Microsoft successfully lobbied against a law that would have seen Chile's government adopt open-source software, says Elmostrador, a newspaper in the South American nation.
The publication's report tells the tale of Vlado Mirosevic, a left-leaning politician who is the leader of the Chilean Liberal Party and its only representative in the national parliament.
In April this year, Mirosevic proposed a bill that would have compelled Chile's government agencies to at least consider open-source software. Buying proprietary software would still be possible, once an agency justified the decision.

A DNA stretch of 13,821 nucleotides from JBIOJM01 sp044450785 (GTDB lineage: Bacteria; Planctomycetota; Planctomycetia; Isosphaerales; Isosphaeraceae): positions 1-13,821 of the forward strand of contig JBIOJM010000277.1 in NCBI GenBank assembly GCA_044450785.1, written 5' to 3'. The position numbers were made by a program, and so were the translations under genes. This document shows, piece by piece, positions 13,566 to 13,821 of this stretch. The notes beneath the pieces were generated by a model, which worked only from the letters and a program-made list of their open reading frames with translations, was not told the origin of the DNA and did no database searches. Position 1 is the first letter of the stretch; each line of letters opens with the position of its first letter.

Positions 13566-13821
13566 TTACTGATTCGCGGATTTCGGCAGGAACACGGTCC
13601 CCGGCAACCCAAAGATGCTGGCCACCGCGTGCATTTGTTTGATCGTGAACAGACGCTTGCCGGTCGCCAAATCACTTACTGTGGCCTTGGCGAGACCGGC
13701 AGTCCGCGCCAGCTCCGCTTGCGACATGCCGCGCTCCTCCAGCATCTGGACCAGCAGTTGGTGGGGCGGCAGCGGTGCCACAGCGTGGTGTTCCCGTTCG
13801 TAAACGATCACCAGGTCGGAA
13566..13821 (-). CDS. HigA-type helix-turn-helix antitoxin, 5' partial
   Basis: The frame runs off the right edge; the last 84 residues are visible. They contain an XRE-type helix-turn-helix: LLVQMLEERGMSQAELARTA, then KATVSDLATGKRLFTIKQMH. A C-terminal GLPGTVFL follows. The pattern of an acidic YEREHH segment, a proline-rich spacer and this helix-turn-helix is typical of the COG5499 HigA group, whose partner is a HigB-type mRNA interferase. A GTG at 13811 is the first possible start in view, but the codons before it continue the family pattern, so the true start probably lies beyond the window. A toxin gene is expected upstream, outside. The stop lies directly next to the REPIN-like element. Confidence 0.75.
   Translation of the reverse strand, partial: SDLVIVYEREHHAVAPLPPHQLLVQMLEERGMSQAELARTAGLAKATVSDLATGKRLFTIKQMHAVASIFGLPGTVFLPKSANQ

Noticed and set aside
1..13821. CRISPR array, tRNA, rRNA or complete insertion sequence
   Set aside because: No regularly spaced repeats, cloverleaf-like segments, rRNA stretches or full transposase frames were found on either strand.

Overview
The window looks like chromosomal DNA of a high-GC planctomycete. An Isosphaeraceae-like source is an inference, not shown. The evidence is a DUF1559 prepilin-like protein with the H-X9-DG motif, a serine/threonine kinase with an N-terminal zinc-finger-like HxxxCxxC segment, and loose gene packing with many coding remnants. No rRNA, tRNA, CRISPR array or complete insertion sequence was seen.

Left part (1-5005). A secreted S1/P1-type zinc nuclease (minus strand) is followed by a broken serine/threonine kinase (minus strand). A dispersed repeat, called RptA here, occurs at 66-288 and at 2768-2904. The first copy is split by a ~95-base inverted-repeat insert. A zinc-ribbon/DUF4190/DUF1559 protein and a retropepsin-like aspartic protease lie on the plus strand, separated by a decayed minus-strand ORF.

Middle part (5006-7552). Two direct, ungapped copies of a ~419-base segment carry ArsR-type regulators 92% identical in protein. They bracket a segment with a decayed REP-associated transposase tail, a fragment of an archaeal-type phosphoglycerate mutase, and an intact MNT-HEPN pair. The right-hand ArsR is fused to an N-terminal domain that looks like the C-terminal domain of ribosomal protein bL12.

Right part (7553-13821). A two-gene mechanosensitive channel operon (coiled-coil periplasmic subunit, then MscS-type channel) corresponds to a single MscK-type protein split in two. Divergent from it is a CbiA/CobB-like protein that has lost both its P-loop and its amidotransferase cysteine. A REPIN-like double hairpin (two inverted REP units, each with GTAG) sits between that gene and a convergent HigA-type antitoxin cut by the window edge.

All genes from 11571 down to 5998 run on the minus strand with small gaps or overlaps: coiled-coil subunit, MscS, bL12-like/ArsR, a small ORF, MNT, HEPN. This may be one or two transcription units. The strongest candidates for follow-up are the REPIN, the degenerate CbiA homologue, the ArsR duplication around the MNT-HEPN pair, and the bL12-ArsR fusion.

Elmostrador writes that Mirosevic gathered a decent amount of support by lobbying members from other parties and the bill had prospects of becoming law.
But those members soon found themselves in contact with a Microsoft representative who, the 'paper says, lobbied against the bill. Mirosevic soon found his support waning and, when the bill hit the floor of parliament this week, it didn't pass.
He's now rather miffed, because one of his motives was saving Chile some cash. Chile's 2013 government spending was about US$58bn, and Mirosevic says a few hundred million of that goes into government software licenses each year.
There's no suggestion in the Elmostrador story that Microsoft did anything naughty and, like any business, it is entitled to lobby in a democracy. ®